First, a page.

Examples of Risks in Social Science/Behavioral Research
Risks in Social Science/Behavioral Research may not be as obvious as those encountered in Bio/Medical Research, but they do exist.
Here are some examples of risks that might be encountered by subjects in social/behavioral research:
Loss of time. The time needed to participate should always be identified in the consent process. The estimate should be based on a pilot study of individuals not involved in creating the research activity. Anticipated participation time may be given as a range, but it is better to overestimate than underestimate the time required.
Recalling traumatic or distressing events can be a distressing activity and may cause some level of suffering for participants. A short study of such sensitive topics may be followed, for some participants, by an extended period of flashbacks, nightmares, reactivation of fears, or unhappy rumination. Asking individuals to participate in research activating such memories should never be undertaken lightly. Examples of such events might be those of being a victim of torture, rape, or other crime; suffering sexual or other harassment; recalling embarrassing moments; providing information about one's illnesses; providing information about a family member's illness or death; describing the hassles of living in poverty; describing conflicts with one's partner or spouse, etc.
When engaging in such research, it is good practice to provide the research participants with a list of community resources that can be helpful should counseling needs related to the above occur. Such resources should be those available at no or little cost to the individual, since it would be undesirable to have participants spend large amounts in counseling fees as a result of dealing with memories triggered by participation in someone's research.
As a result of participation in behavioral research, some participants may falsely (or correctly) come to identify themselves as having a disorder, disturbance or inferiority. As examples, a subject responding to a "loneliness" scale may conclude that he or she is very lonely; a subject responding to a "depression" scale may conclude that he or she is depressed. The researcher needs to be aware of the risk and design the research to minimize it. Being careful of the titles given to measuring scales, and providing lists of community resources (as above) may be helpful.
Members of minority or low-power groups are often aware that research projects have a tendency to conclude that their groups are deficient or undesirable and have no desire to participate in research which furthers such conclusions. For example, a low-income single mother might not wish to participate in research which may conclude that single parenting is detrimental to a child's school success or later romantic relationships. The best solution to this risk is to design the research so that it provides solutions to problems, rather than simply identifying a group as deficient. Failing this, subjects need to be honestly informed of the purpose of the research.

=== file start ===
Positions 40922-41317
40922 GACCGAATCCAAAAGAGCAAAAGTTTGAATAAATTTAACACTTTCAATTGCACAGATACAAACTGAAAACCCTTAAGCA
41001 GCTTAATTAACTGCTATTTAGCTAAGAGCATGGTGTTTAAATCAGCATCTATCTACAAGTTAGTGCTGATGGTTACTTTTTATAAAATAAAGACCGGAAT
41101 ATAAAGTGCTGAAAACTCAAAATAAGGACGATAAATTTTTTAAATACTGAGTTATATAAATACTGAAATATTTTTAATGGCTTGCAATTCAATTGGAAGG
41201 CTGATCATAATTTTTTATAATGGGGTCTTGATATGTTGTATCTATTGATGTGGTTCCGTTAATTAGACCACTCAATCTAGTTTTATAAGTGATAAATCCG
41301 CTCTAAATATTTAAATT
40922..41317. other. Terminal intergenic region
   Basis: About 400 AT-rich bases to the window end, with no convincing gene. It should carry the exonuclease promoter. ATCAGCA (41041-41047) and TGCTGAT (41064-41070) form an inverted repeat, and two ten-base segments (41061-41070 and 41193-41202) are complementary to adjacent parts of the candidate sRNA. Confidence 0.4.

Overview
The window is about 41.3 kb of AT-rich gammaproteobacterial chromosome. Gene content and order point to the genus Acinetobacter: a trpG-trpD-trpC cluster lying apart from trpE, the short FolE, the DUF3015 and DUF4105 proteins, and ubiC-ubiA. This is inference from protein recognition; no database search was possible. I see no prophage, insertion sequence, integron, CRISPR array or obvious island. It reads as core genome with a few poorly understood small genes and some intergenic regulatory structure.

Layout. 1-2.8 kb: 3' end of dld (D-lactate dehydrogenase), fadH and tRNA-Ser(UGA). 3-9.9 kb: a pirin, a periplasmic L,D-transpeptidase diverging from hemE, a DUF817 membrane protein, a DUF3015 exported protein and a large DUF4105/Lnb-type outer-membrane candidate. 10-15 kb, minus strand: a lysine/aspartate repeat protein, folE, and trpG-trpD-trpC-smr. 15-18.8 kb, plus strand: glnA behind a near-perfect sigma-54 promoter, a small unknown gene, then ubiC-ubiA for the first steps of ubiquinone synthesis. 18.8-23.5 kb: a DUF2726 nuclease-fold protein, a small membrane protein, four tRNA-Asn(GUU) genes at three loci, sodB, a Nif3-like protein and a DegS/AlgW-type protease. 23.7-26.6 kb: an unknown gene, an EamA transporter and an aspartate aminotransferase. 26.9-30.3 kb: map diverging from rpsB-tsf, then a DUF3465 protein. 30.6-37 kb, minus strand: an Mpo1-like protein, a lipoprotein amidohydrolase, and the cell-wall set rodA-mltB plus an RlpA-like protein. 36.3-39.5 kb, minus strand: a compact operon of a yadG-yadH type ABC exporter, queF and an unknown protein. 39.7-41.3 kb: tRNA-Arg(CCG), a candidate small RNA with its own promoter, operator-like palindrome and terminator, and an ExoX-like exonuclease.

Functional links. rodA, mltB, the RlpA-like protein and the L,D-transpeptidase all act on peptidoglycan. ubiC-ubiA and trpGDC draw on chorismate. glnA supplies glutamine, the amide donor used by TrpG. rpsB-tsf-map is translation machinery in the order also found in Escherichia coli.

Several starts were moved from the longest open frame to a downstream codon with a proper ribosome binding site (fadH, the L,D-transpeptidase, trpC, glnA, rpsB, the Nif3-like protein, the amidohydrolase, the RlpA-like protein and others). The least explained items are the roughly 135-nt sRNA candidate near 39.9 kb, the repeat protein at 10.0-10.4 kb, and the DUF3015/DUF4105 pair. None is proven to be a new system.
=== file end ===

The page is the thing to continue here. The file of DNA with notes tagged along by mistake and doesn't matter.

Research subjects should not be subjected, without their informed consent, to stimuli they might wish to avoid, such as pornography, alcohol and tobacco advertisements, graphic violence, etc.
Be aware of potential risks to people suffering allergies, phobias, or environmental sensitivities. Examples might be such things as the peanuts often included in candies; mold and dust of a research space; flickering lights triggering epileptic seizures; public speaking or group testing for people with agoraphobia; small laboratory cubicles for people with claustrophobia. Identify any pertinent aspects on the consent statement, and clearly request individuals who have a sensitivity to these stimuli to exclude themselves from participating in the research.
Boredom, mental fatigue, embarrassment at poor performance, or frustration are minor but common risks. If present, they should be identified in the consent process.
Researchers should avoid impairing the subjects' relationships with others (e.g., asking a dating couple to discuss their conflicts; or asking employees about their dissatisfaction with their supervisors and making such information available to their employer). Asking a subject about another person results in "3rd party" or "secondary" subjects who have not given consent for their participation.
Exercise-induced or repetition-exacerbated physical harm, such as carpal tunnel syndrome, stress fractures, asthma attacks, heart attacks may be risks for certain kinds of research.
Invasion of privacy asking about income, health habits, use of illegal substances, etc. may cause unnecessary discomfort to subjects. Refrain from such questions or provide a clear rationale to the IRB about their appropriateness for the proposed research.
Requesting too much demographic information may result in possible identification of research subjects especially when you have a relatively small subject sample. This is often a problem for undergraduate researchers.